Crime Library: Criminal Minds and Methods

Murder in Miami: Stan and Joyce Cohen

The Investigation

The probe into Stanley Cohen's murder got off to a rocky start.

Less than an hour after the investigation had begun at the Cohen home, Joyce ordered police to vacate the premises. Cops and prosecutors were forced to get a search warrant, which delayed the gumshoes until late that afternoon.

The next morning's Miami Herald carried a story of the Cohen homicide under the headline "Prominent Builder Murdered in Home; Wife Keeps Police Outside for More Than Eight Hours."

Prosecutor David Waksman
Prosecutor David Waksman

Prosecutor David Waksman told reporters, "This is the first time I've been asked to prepare a search warrant because the widow would not allow the police to come into her house to conduct a crime scene search."

Joyce's peculiar behavior made her the prime suspect, of course. But the case was not destined for quick and easy resolution.

Stanley Cohen had been killed with four .38-caliber gunshots to his head. One grazed his scalp, two entered from the left side and one from the right.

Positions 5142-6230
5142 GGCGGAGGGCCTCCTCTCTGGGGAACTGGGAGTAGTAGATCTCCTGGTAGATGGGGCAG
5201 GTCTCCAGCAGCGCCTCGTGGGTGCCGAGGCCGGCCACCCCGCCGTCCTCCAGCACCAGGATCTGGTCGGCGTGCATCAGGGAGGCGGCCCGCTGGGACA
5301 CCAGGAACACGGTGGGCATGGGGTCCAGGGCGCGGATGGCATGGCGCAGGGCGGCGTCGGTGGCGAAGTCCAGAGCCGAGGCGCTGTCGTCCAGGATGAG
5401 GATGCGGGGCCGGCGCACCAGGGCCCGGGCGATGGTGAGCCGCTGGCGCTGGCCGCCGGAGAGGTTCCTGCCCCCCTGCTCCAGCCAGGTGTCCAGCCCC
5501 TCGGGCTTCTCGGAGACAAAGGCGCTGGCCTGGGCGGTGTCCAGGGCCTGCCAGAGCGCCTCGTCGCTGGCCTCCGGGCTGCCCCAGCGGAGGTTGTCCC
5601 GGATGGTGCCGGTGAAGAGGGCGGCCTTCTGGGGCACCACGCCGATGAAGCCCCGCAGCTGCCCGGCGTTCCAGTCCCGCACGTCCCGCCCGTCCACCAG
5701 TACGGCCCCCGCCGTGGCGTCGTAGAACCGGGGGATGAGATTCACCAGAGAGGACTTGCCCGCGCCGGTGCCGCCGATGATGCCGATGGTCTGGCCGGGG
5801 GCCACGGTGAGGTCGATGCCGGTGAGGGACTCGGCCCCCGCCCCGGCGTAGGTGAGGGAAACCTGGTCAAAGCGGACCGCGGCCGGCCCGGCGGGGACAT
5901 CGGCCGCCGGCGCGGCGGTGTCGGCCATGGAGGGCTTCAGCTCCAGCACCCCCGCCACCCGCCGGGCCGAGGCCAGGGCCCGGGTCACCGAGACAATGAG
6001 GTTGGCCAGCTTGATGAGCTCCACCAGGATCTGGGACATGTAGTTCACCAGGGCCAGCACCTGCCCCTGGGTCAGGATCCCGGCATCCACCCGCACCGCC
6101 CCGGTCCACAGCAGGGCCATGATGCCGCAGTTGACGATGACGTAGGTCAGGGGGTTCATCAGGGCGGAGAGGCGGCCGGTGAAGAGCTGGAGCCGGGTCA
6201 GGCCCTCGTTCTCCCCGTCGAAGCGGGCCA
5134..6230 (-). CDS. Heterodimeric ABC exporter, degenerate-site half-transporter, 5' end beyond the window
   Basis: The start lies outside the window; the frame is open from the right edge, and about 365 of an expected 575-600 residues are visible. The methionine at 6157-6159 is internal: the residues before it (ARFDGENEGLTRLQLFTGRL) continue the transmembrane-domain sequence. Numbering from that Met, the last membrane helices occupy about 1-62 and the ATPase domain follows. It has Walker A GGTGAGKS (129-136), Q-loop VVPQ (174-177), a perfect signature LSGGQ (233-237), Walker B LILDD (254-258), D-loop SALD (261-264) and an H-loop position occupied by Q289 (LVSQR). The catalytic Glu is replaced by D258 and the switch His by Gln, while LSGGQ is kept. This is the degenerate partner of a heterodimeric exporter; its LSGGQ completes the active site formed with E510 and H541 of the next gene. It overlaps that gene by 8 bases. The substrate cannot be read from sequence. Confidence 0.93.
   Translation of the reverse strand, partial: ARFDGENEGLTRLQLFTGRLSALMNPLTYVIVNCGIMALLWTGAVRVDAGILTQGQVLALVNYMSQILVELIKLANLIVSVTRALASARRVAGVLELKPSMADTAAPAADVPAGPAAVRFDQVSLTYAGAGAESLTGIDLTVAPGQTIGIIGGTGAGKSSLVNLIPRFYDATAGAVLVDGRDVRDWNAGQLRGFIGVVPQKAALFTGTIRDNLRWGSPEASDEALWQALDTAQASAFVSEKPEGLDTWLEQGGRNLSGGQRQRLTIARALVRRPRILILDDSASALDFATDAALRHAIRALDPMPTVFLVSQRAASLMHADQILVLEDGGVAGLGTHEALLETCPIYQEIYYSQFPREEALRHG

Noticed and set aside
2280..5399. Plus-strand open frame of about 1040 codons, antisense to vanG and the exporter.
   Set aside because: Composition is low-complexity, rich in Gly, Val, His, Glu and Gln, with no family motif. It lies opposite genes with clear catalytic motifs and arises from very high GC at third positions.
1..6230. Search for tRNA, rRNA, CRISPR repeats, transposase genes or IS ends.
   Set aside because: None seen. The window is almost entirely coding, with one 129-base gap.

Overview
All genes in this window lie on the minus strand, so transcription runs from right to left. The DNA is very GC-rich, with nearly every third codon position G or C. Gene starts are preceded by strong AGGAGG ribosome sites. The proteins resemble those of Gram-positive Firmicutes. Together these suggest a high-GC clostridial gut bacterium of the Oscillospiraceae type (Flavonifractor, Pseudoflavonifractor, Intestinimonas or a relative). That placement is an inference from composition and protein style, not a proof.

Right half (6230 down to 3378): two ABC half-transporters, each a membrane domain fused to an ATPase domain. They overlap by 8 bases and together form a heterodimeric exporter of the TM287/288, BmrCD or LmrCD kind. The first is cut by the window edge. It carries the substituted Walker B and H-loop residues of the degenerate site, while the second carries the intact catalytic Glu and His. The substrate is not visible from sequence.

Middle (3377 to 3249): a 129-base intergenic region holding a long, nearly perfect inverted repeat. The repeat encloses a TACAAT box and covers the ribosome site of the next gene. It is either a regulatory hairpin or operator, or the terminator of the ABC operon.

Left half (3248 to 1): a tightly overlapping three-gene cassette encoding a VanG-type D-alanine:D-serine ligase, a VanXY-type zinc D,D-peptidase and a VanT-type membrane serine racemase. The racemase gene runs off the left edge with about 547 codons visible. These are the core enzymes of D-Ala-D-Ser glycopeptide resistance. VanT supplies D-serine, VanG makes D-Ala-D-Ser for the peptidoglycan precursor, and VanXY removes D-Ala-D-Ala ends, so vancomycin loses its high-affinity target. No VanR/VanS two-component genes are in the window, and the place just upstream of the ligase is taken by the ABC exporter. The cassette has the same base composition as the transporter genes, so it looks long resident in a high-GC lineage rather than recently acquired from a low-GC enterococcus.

Police found the murder weapon that afternoon in a stand of ferns in the Cohens' yard. It was Stanley's own Smith & Wesson revolver.

The murder weapon.
The murder weapon.

Joyce Cohen explained that Stanley had handled the gun at about midnight on the night he was killed when she heard a noise and asked him to investigate. She said he searched the house and yard but found nothing.

Joyce surmised that he left the gun on his nightstand, and the two "shadowy figures" she saw in the house used it to kill him.

But inside the house they found a facial tissue that contained both gunpowder residue and Joyce's nose mucous.

There were other problems in her account.

An ear witness said he heard four gunshots at 3 a.m., even though Joyce did not report the shooting until nearly 2 hours later. The medical examiner estimated the time of death at 3 a.m.

Dominic Dunne's Power, Priviledge and Justice